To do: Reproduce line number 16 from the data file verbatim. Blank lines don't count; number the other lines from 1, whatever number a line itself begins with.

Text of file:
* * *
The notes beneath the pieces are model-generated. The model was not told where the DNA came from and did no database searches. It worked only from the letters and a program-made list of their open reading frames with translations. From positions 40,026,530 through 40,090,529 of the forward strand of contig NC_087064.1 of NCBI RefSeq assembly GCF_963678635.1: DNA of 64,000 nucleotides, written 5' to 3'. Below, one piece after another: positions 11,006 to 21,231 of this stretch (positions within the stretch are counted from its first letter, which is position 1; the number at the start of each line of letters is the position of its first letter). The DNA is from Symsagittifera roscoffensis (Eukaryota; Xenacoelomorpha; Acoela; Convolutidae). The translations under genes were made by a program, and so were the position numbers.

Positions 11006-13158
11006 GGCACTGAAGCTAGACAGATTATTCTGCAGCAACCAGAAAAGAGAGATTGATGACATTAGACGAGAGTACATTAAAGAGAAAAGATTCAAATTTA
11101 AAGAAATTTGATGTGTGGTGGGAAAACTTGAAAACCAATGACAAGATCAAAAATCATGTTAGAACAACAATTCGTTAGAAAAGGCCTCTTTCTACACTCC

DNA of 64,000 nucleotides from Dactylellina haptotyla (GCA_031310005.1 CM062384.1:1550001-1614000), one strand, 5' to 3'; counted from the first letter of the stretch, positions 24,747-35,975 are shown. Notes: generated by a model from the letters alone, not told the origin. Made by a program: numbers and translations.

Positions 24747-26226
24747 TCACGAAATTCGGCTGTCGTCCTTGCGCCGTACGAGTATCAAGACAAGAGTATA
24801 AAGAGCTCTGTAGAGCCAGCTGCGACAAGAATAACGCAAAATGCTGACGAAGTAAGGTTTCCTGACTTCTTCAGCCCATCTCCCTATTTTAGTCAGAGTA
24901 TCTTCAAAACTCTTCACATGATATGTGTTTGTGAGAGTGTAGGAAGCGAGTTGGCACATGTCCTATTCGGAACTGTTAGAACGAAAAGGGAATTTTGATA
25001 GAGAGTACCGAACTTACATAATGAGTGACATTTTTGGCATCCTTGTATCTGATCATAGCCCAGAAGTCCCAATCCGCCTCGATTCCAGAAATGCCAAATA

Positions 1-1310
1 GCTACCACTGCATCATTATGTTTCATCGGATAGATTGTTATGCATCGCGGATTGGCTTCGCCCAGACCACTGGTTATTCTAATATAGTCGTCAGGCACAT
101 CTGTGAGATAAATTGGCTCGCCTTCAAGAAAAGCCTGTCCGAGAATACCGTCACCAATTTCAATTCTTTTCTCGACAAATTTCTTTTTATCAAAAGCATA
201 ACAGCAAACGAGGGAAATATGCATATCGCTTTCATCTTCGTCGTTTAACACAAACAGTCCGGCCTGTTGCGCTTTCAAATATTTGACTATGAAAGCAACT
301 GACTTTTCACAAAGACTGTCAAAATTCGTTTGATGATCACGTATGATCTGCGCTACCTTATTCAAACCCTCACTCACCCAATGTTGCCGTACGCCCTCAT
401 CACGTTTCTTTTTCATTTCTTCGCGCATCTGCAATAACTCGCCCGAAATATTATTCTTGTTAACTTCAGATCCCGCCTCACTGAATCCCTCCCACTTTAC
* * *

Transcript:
401 CACGTTTCTTTTTCATTTCTTCGCGCATCTGCAATAACTCGCCCGAAATATTATTCTTGTTAACTTCAGATCCCGCCTCACTGAATCCCTCCCACTTTAC